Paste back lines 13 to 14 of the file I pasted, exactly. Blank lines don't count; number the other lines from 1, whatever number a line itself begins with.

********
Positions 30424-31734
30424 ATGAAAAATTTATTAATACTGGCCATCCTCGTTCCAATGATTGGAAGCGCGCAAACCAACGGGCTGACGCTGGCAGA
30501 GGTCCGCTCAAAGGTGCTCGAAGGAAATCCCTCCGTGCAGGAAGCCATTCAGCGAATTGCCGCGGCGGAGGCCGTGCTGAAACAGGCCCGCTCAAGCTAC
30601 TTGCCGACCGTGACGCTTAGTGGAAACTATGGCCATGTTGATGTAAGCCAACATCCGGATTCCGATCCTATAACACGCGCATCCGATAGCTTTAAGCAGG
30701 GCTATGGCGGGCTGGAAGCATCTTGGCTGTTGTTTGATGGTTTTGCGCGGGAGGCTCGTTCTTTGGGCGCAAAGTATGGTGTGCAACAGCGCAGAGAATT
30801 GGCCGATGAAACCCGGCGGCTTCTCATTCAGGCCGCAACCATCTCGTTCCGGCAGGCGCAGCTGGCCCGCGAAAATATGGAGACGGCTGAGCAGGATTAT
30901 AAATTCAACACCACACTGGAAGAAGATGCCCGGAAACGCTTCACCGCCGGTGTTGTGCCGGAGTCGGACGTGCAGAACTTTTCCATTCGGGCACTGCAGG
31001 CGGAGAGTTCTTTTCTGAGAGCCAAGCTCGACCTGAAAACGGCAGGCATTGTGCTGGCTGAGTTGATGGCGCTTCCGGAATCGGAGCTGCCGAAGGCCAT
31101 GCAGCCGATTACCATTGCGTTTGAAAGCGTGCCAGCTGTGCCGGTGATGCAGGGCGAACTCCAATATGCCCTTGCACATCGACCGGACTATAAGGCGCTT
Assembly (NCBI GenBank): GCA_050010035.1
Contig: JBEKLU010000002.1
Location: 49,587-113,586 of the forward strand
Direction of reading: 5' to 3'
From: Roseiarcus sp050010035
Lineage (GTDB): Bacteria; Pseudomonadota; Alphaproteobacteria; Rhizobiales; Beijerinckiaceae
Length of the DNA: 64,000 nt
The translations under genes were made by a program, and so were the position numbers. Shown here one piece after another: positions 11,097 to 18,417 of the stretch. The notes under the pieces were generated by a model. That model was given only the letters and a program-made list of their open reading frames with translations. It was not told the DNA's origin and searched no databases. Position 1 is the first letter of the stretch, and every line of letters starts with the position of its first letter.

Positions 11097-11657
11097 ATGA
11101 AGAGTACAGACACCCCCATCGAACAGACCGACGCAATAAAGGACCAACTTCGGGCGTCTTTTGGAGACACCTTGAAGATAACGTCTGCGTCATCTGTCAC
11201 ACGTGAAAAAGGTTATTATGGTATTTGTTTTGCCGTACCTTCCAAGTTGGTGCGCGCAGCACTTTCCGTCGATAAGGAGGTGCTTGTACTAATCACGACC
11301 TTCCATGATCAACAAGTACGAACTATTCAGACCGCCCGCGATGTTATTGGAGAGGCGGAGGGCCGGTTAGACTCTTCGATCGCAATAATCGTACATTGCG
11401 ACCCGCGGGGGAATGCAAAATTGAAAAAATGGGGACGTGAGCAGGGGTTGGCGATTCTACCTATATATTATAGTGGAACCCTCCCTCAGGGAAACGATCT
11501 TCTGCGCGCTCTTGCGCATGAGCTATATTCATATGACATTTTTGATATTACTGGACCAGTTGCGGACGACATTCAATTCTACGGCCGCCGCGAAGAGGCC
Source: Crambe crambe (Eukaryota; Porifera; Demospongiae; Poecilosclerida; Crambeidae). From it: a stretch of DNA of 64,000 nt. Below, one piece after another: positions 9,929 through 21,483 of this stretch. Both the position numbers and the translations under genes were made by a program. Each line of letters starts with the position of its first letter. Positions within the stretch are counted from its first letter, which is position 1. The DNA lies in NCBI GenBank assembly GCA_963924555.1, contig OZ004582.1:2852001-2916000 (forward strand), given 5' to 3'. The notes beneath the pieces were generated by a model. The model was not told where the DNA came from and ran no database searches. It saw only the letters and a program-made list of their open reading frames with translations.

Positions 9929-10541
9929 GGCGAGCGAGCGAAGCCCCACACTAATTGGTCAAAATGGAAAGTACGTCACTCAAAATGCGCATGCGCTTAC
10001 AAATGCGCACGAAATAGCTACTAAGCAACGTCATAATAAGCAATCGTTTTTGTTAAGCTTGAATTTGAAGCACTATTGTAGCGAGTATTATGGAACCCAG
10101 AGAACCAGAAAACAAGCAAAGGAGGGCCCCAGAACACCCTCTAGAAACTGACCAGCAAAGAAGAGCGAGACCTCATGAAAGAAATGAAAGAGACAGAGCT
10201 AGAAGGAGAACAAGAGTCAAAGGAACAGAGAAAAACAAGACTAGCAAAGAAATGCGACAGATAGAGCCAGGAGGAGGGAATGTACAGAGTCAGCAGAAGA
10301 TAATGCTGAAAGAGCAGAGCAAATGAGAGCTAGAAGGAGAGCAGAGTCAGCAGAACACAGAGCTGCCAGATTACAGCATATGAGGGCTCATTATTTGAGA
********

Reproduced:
Direction of reading: 5' to 3'
From: Roseiarcus sp050010035